The Toronto Maple Leafs have just been through one of the toughest, most gruelling stretch of hockey games in franchise history. They might have also played their best hockey ever (outside of the playoffs) in that same stretch.
This team dominated their opposition during this tough schedule. In this post, we’ll look at the level of that dominance. What might this mean for the long postseason haul? We believe it’s one more reason for some hope for this postseason.
Just How Tough Was the Schedule?
On March 26, the Maple Leafs lost a game 4-2 to the Canadiens in Montreal. That was the game where they outshot the Habs 51-18 but got stoned by Jake Allen. Exactly one month and one day later, on April 26, the Maple Leafs shut out the Detroit Red Wings 3-0, led by Auston Matthews’ 59th and 60th goals of the season.
The Red Wings game was the Maple Leafs’ 18th game in 32 days. We can’t remember ever seeing a Maple Leafs’ team having to play that many games in that short a period. To make matters worse, 10 of the 18 games were on the road. That added over 15,000 kilometers of travel on top of everything else.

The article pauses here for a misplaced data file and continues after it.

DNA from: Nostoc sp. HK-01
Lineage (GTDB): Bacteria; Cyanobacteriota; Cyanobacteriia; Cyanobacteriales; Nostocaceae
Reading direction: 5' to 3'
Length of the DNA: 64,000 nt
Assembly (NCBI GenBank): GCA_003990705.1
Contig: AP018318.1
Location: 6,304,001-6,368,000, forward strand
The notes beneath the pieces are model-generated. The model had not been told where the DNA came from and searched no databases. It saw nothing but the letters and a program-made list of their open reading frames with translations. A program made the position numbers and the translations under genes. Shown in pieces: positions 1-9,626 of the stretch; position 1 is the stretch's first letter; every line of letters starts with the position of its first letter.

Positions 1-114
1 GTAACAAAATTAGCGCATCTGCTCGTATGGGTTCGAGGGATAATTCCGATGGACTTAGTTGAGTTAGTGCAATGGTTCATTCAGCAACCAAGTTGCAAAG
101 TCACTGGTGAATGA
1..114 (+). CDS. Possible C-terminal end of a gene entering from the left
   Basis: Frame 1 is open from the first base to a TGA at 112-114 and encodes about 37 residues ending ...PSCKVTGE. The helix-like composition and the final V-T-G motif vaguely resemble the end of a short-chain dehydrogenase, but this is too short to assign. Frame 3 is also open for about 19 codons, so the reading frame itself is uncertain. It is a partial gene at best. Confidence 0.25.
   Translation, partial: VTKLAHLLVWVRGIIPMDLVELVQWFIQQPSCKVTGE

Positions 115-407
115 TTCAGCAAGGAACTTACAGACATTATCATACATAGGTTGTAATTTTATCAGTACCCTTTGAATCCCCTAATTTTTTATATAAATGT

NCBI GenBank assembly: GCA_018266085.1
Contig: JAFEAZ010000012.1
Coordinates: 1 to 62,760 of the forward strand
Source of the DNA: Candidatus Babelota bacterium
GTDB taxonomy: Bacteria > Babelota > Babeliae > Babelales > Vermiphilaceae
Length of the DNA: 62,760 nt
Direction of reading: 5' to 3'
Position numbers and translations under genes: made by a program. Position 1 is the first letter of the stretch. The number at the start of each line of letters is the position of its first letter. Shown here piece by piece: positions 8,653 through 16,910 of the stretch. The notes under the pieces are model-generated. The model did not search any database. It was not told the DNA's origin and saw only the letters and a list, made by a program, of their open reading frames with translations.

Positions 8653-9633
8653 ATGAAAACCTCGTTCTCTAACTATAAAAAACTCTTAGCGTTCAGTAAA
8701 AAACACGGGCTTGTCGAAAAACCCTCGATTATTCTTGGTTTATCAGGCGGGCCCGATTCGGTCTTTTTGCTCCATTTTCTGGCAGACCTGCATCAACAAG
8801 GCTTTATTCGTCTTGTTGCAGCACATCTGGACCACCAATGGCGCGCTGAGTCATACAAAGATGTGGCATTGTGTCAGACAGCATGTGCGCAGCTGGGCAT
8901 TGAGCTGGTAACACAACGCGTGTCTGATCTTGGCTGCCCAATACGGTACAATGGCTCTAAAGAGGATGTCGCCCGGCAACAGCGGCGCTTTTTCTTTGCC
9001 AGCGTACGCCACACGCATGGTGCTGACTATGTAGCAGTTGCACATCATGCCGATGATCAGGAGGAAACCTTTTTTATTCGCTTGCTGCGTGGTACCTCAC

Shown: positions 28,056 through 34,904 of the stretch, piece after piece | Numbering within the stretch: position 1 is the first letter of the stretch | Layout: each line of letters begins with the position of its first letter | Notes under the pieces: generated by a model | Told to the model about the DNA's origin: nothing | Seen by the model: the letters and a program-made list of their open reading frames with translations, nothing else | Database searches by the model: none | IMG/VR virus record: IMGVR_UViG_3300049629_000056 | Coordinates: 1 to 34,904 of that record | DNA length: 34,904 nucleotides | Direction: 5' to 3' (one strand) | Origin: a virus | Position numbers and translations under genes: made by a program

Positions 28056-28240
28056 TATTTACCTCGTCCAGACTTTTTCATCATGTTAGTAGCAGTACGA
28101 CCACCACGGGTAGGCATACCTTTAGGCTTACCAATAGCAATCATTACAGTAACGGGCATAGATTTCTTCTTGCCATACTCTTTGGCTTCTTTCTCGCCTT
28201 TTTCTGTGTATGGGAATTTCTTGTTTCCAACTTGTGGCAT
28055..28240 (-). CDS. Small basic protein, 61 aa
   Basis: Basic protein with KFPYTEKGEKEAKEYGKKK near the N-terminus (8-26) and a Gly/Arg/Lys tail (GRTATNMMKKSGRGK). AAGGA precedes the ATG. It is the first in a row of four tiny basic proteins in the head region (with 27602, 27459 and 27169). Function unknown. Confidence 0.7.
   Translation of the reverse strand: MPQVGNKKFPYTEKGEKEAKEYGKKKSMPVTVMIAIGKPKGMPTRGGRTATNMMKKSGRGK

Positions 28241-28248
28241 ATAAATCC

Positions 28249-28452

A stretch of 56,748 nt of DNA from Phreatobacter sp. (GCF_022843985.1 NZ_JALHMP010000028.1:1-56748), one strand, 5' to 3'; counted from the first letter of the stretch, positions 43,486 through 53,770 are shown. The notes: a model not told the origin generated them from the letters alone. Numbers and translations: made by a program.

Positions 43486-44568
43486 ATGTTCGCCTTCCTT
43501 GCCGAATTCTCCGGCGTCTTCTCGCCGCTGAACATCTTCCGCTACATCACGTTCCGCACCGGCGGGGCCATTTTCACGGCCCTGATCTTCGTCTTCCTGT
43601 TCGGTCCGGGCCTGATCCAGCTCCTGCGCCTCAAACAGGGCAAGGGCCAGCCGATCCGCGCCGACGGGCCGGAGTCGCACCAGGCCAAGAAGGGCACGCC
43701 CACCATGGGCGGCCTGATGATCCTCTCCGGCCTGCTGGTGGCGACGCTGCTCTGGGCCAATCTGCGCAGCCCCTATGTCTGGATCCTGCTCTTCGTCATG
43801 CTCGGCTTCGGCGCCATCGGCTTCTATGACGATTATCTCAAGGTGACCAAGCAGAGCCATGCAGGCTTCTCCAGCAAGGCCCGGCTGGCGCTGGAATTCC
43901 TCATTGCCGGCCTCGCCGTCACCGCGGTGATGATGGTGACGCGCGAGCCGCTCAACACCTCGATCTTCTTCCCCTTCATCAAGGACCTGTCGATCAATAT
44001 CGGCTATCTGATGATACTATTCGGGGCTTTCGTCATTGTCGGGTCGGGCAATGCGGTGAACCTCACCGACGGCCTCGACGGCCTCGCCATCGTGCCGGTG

Altogether the Maple Leafs had four back-to-backs and four segments where they played three games in four nights. All four of their back-to-back games involved travel between the games.
The Maple Leafs’ Met Their Heavy Workload Successfully
The average NHL game that does not go into overtime or shootout averages about two and half hours to play. If we break the whole period between March 26 and April 26 down to hours, it means the Maple Leafs saw less than 40 hours, on average, between the horn to end of their previous game and the puck drop for the start of their next game.
That schedule happened for just over a month. Each 40-hour period involved, on average, about 800 kilometers of travel as well.
If the Maple Leafs would have wilted and faltered under that workload, it would have been completely understandable. The wear and tear and physical toll from playing so many games in such a short period have to be tremendous. However, not only were they up to the challenge, they were dominant.